While Seventh Congressional District Democratic candidate Gloria "The Green Quitter" Tinubu has made education a key campaign issue, her record shows that she has consistently worked against higher standards for education, seeking to avoid the kind of oversight that is needed to ensure accountability and effectiveness.
Last year, while still a member of the Georgia State House, Tinubu came out against legislation which would allow Georgia Governor Nathan Deal to remove Atlanta school board members if the school district lost its accreditation (the bill was passed and signed into law last year). In the first three minutes of a YouTube video, Tinubu declared her opposition to the bill and bashed SACS, the regional accreditation agency for K-12 schools and colleges, "and the ungodly things they've been attempting to do".
Responding to the Atlanta public school system being placed on probation by SACS, an unlikely political coalition of urban black leaders and the Republican-majority legislature to come together to back the legislation:
Atlanta Mayor Kasim Reed says he’s talking with state lawmakers about legislation for a temporary takeover of the Atlanta Public School system ... And the Rev. Joseph Lowery, the civil rights icon who has been trying to bring warring school board factions together, says such a move might be necessary.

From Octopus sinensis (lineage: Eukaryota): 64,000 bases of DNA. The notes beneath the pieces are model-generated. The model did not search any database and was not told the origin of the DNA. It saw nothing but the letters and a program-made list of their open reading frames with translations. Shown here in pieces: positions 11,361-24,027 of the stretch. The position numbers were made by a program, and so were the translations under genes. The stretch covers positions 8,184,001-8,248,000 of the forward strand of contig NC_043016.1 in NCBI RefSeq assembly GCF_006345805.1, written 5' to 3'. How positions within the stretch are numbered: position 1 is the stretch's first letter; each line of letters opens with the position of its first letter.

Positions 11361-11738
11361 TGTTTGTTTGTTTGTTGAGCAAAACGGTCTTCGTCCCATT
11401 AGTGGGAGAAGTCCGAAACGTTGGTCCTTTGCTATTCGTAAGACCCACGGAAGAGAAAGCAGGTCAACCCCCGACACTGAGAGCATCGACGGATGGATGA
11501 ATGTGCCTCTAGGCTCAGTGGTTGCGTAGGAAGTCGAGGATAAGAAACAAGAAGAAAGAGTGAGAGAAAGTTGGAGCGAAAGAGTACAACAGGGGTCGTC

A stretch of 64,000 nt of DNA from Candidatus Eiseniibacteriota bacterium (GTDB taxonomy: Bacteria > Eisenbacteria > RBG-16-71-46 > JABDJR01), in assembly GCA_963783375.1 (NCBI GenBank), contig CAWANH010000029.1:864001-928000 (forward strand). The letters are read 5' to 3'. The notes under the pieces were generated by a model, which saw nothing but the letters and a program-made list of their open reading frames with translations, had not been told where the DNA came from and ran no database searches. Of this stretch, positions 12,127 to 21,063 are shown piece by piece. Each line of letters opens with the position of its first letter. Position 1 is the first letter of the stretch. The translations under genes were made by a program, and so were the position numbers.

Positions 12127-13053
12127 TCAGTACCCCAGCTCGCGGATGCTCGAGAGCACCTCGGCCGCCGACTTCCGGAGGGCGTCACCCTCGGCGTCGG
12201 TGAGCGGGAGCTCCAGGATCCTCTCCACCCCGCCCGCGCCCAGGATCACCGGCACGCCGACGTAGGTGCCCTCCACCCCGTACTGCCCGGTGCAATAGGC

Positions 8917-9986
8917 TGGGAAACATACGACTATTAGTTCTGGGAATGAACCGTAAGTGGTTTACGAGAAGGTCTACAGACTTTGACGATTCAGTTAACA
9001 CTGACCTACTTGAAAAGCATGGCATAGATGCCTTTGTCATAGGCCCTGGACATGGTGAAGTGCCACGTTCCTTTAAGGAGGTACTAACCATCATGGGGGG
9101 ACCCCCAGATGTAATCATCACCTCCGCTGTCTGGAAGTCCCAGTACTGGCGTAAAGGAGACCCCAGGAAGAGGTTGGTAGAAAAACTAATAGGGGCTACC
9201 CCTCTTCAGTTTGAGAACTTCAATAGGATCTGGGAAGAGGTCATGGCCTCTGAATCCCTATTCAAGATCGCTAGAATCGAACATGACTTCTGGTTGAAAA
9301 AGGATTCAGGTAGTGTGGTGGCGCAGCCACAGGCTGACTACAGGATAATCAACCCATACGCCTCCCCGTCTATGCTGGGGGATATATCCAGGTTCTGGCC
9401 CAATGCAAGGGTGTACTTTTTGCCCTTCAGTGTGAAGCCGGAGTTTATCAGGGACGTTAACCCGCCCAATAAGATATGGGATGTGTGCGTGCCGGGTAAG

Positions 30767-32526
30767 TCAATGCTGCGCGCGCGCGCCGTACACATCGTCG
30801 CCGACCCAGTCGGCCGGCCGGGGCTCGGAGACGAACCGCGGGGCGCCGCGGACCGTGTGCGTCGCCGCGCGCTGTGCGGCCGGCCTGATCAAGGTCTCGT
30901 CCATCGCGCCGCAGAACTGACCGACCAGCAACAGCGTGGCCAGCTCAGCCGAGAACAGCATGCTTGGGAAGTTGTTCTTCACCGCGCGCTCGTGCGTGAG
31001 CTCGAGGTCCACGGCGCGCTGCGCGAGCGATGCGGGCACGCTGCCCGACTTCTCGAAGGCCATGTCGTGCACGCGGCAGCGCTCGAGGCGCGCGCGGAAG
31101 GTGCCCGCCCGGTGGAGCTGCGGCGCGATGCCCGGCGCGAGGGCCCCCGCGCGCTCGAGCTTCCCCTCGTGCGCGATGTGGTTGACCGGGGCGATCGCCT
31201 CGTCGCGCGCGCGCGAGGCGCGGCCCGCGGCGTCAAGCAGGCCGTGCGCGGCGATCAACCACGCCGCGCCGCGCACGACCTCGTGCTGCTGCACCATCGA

But it's not the first time that Tinubu has had issues with SACS and the academic accreditation process.
When Tinubu was named President of Barber-Scotia College in Concord, North Carolina in 2004, the college had just lost its SACS accreditation which had been lost just before her arrival. The loss of accreditation resulted in the school losing its eligibility for federal student aid funds, which led to a mass exodus of students from the college, going from around 600 students enrolled to zero just before she left the college in 2006. Even though the restoration of accreditation could have helped boost enrollment, it wasn't until 2009 when the school began to seek re-accreditation.
Perhaps Tinubu avoided seeking re-accreditation for a dying college because dealing with SACS was, to use her words, an "ungodly" process, but given the problems faced by the college, it would seem better than the reality of a shuttered college which marked the end of her tenure there.
It's hard to see how Tinubu would make education a priority as a member of Congress when her career has included a record of failed education leadership and history of avoiding setting and meeting standards for accountability in education.